A ghost train ride through Dublin’s nightly underbelly.
“I’ve been riding on a ghost train where the cars, they scream and slam; and I don’t know where I’ll be tonight, but I’d always tell you where I am.”
Mark Knopfler: “Tunnel of Love.”
It’s a dull, dumbing and exhaustive routine, that night shift at the run-down metal factory, and it’s only society’s losers who are working there; those who no longer have the hope of a better life and of a future to speak of, and who now live from night to night only, trying to beat the graveyard shift one bleak weeknight at a time: Duckarse, the chargehand, never introduced by any other name than that of the nickname which the men have given him, and which seems to sum up his entire existence. Dan, the lonesome old man who has spent his life running away from and simultaneously following from a distance the pitiful fate of the woman he met in post-World War II London, and whose image now haunts his sleepless days because he abandoned her, and because his guilt-ridden conscience has convinced him that he is responsible for her fate; although he has long since lost the ability to do anything about it – or about anything else, for that matter. And Frankie, who spends his weekends in pubs and bars, unsuccessfully trying to build a career as a rock band promoter, and for whom paradise consists of one idea only: to delve head-first into the limitless stashes of Amsterdam’s drug market, and never to re-emerge.
And then there is Donal, who does not seem to fit in with this group. Donal, who married his girlfriend Elizabeth after high school because he truly loves her – not just because they found out that she was pregnant and marrying her was the honorable thing to do. Donal, who now lives with his delicate, beautiful and very pregnant young wife in a trailer in the backyard of her parents’ house. Donal, who actually has the hope of escaping the dull routine of his nightly work, and of all the days not spent awake with his wife because he is catching up on the sleep he did not get at night. Donal, who only took this job (which his childhood friend Frankie found for him) because he quickly needed a source of income after they had found out that Elizabeth was pregnant. And Donal, who is caught between his loyalty to Frankie and the life that he represents on the one hand and his love for Elizabeth and their shared, fragile hope for a better future on the other hand; desperately trying to hold on to their one chance at luck and happiness and to defend it against the bleakness threatening to encroach their life from all sides simultaneously in the post-industrial streets and neighborhoods of blue collar Dublin.
In less than 150 pages and in gritty, direct terms, Dermot Bolger tells the story of Donal and Elizabeth and of the other men of the night shift at the factory; chronicling their seemingly eventless life and the tenuous normality to which all of them are clinging by the thin threads of their existence. Yet, his narrative is of an almost cineastic quality: As in a motion picture, the story begins to unfold in the middle of a scene in the factory; and even if you’ve never lived through an industrial night shift, Bolger’s prose places you right there, to the point that you literally see the artificial light emanating from the tubes below the ceiling beams, hear the thumping, thudding, clicking and whining of the machines, smell the ever-present dust and chemicals and feel the headache they invariably produce. As in a motion picture, you observe Donal and Elizabeth in the narrow world of their trailer, slowly losing the ability to communicate with each other and unable to make up for it with their love and with their hopes for the future alone; two pebbles in an avalanche “jolted apart and … trying to scramble back to each other.” And as in a motion picture, you watch Donal float alone through the streets of nightly Dublin, past the city’s other losers, past its fast food joints, video arcades and late night movie theaters, and past the crumbling façades of its quays.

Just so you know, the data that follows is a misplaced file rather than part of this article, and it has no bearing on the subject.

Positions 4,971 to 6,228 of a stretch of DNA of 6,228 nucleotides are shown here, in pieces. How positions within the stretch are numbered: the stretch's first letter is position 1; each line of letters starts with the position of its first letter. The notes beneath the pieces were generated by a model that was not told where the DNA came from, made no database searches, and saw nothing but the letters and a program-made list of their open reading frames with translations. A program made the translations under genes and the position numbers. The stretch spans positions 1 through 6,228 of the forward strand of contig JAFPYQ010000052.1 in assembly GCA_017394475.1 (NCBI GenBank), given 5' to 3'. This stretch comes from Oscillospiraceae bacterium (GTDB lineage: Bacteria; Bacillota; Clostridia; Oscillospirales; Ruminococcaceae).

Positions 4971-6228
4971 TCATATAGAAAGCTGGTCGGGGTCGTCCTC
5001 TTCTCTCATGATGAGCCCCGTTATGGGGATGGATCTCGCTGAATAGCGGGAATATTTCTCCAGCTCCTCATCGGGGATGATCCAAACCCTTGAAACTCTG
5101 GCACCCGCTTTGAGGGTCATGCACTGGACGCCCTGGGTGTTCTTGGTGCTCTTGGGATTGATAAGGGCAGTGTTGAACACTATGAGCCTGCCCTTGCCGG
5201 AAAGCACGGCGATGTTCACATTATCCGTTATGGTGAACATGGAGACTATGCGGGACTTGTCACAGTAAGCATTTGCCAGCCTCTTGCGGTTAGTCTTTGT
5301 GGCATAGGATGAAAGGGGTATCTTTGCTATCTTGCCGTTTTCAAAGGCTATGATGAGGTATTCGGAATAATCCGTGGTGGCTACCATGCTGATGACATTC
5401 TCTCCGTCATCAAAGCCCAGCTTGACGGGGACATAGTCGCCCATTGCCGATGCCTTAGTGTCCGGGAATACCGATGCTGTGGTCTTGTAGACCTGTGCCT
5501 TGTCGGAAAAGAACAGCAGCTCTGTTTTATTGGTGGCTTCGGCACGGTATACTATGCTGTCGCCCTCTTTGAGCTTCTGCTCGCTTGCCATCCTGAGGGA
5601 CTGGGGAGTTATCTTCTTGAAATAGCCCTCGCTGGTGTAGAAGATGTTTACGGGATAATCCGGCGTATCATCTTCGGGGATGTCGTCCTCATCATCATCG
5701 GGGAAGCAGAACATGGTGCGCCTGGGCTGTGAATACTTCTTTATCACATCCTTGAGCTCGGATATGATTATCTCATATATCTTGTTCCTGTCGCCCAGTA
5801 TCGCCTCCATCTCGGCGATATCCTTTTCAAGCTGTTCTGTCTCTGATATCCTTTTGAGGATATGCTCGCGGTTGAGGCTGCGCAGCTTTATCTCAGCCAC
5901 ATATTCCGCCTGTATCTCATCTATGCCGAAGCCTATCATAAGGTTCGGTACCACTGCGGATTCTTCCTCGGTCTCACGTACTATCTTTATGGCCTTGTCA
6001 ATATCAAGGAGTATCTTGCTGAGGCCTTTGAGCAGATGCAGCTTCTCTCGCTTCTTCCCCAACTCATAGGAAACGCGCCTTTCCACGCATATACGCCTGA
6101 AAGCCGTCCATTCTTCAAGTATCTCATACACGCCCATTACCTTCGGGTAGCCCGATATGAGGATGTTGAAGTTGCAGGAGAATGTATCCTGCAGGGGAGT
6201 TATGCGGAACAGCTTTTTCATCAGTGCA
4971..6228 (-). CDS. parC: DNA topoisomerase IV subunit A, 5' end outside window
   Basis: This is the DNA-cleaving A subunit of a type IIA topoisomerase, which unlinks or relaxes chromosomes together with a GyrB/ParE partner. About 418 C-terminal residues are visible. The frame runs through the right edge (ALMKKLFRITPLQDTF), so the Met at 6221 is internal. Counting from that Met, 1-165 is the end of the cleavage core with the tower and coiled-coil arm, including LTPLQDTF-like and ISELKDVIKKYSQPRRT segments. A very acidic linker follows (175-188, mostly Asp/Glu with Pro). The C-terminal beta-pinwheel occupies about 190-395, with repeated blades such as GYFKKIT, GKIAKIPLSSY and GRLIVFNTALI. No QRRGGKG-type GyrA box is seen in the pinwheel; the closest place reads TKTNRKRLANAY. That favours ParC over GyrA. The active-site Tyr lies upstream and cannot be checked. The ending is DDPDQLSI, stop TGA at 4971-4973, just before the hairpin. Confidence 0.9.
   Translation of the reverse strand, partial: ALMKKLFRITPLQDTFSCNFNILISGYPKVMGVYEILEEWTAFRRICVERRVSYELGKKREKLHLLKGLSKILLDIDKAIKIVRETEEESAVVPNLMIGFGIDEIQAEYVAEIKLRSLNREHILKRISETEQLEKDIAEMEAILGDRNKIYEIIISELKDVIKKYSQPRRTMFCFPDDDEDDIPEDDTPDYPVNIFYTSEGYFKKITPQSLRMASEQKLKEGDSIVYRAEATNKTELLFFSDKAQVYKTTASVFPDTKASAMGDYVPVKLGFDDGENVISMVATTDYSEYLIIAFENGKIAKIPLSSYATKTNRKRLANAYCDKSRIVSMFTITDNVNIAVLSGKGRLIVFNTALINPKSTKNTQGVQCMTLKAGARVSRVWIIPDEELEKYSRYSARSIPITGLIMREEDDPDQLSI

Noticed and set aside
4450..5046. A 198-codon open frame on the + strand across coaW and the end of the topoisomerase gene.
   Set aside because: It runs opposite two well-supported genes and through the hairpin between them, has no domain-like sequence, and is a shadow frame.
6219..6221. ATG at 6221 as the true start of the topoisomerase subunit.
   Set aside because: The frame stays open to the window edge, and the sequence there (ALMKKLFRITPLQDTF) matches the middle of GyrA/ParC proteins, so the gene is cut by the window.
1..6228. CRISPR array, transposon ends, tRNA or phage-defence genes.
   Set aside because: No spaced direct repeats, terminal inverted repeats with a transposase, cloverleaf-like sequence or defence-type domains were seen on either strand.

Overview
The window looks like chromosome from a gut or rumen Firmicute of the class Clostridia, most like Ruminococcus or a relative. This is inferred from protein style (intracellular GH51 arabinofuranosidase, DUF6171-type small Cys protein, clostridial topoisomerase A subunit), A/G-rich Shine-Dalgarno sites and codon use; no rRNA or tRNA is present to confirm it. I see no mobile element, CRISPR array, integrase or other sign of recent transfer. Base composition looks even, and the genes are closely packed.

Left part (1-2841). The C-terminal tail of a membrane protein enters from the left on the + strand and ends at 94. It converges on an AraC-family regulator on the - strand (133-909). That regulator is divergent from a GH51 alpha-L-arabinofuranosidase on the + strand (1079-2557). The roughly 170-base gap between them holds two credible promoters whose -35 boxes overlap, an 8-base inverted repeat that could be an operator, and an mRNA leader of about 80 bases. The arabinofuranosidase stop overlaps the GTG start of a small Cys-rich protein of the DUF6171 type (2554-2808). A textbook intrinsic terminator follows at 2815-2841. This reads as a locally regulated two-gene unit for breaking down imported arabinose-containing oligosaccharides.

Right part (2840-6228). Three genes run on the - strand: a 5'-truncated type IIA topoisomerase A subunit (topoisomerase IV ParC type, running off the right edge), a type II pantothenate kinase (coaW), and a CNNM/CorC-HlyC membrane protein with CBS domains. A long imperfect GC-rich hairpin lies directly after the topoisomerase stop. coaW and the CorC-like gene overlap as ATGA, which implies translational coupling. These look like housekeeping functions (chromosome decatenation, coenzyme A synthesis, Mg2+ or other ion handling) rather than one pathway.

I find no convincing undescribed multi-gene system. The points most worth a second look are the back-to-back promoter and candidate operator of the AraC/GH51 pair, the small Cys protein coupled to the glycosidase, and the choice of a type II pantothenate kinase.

“No Irish writer since McGahern has been so obsessed with the poetics of love, sex and death; [none] so brilliantly captured the suburban underbelly of the city, the crazy unofficial lives,” Colm Tóibín wrote in Magill about 1985’s “Night Shift” which was, hard to believe, Dermot Bolger’s literary debut, and instantly established him as a major force in contemporary Irish literature. Seven novels, nine plays, a slew of literary awards, poetry collections, literary contributions, and several screen plays and literature collections edited by Bolger later, it is well-neigh impossible to overstate the impact of the author who, together with Roddy Doyle, almost single-handedly redefined the literary image of Ireland and, in particular, the working class neighborhoods of its capital Dublin. But whether you begin with the “fury of despair” (Penguin) of Bolger’s entrance into the world of modern literature in “Night Shift” or with his somewhat more mainstream contribution to the more recent and wildly successful “Finbar’s Hotel” venture, which he also devised and edited, and then work you way backwards: Don’t be deterred by the fact that not all of his fiction is easily available in print everywhere and at all times. You’d be missing out on a uniquely important experience if you did.